Ease of use and versatility of equipment helps trenchless specialists stay ahead of the competition.
Being the largest pipe bursting contractor in North Texas brings with it a multitude of jobs for Dallas-based No-DigTec.
To complete that work, the workhorses of No-DigTec’s fleet of equipment are the Hydroburst HB100 and HB5058 static pipe bursting rigs made by HammerHead (a brand owned by Charles Machine Works). The units are powerful yet feature a small footprint, so less excavation is required. That makes them well suited for use in residential areas, where there’s not much room to dig the receiving pits required to use the units.
“These machines work very well for water main replacements, where we’re often limited to just the space between curbs and sidewalks,” explains John Newell, owner of the Dallas-based company. “Sometimes we have to take out some of a sidewalk, but most times we have enough room to dig a pit in that little parkway area."
The HB5058 requires a 4- by 12-foot entry pit, and the larger HB100 requires a 6- by 16-foot pit. The HB5058 generates 50 tons of pulling power, suitable for bursting pipes from 4 to 8 inches in diameter. With 100 tons of pulling power, the HB100 can burst up to 16-inch-diameter pipe, but No-DigTec uses it mostly to burst 8- to 12-inch-diameter pipe. “So between the two, it gives us a good range of options,” Newell notes.
In terms of productivity, these units deliver the goods: The smaller unit can “pull,” or burst, about 300 to 400 feet per day, depending on various factors, while the larger machine can pull approximately 500 to 750 feet of pipe per day. Each one is useful for different applications, Newell says.
“If you want to undo a bolt, you don’t go get a hammer,” he says. “And if you need a hammer to drive a nail, you don’t go get a crescent wrench. But both are good tools to have in your toolbox ... You just need to have the right tool for the right application.”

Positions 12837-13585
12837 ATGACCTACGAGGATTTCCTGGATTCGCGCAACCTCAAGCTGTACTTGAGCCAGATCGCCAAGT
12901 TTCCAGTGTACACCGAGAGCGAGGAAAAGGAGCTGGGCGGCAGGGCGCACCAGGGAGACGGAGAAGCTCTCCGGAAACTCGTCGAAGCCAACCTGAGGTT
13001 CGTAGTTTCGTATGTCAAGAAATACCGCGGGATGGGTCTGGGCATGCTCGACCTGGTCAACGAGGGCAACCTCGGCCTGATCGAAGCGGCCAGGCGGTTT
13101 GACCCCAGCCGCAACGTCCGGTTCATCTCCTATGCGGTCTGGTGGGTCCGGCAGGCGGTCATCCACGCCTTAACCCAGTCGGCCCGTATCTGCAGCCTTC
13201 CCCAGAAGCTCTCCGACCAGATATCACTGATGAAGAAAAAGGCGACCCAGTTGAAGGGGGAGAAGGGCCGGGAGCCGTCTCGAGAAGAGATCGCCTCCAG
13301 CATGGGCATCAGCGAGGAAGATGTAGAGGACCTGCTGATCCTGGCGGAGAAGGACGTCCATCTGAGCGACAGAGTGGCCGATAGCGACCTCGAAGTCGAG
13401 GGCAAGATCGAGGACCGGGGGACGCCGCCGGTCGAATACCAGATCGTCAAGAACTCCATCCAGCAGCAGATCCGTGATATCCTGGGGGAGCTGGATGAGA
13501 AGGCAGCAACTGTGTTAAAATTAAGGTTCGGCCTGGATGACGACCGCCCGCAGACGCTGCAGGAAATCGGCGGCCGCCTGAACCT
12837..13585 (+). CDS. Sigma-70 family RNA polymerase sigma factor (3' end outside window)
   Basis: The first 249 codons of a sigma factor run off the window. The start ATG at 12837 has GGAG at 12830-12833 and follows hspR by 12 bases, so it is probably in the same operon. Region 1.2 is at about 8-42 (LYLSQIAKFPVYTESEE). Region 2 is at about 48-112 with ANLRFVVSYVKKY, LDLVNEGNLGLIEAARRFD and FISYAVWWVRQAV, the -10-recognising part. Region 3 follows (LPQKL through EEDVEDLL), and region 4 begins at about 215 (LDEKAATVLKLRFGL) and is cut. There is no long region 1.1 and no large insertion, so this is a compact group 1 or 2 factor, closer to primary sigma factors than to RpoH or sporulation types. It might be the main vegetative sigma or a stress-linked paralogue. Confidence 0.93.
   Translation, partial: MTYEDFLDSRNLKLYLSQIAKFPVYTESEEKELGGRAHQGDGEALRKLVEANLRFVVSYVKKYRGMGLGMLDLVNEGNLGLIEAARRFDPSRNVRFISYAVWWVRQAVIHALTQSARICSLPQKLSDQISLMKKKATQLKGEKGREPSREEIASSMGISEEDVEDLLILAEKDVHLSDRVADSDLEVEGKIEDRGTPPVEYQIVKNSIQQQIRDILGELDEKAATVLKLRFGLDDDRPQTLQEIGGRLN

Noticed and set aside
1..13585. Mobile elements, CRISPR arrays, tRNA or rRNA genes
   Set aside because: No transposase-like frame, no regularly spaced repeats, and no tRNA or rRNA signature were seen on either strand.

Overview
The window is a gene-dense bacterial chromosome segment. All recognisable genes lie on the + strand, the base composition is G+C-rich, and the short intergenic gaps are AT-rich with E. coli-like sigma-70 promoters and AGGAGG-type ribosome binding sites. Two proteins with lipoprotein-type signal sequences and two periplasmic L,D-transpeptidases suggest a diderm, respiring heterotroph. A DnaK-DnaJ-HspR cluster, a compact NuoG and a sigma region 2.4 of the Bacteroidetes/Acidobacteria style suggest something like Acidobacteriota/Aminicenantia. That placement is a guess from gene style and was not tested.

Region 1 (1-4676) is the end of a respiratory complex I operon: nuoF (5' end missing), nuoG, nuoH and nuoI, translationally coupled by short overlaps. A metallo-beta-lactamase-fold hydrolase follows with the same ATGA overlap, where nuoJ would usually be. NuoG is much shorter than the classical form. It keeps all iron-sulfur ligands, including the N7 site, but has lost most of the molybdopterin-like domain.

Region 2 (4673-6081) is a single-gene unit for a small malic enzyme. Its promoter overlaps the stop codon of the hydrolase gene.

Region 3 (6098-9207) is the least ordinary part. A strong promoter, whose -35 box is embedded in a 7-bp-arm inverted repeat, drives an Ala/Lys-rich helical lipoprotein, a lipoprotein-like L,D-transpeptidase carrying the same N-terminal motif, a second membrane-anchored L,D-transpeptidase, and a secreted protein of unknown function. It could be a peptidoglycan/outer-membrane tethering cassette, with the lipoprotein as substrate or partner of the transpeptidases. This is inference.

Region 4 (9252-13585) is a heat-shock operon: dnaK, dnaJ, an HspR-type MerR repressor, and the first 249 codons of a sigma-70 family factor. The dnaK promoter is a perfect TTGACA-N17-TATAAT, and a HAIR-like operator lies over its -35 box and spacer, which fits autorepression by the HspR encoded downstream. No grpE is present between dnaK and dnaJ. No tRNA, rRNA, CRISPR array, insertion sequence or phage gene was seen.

The units owned by No-DigTec feature options such as hydraulic leveling jacks that can keep the machine aligned with the existing utility line that’s being busted — without having to stop the bursting process for releveling.
“During pulls, sometimes the (payout) rod will move away from the center of the pipe, so it’s good to be able to level the machine,” he says. “You want the rod in the center of the pipe you’re bursting. But sometimes it works its way up or down, so all of a sudden it might be dragging on the bottom of the pipe. It helps the machine work more efficiently if you get the angle of the dangle just right.”
Newell also lauds the units for their durability and ease of operation. On the HB100, for example, just two levers control all pipe bursting functions.
To learn more about No-DigTec and how it has retooled to focus on the growing pipe bursting market, check out the profile, "Pipe Bursting Provides New Path in Texas."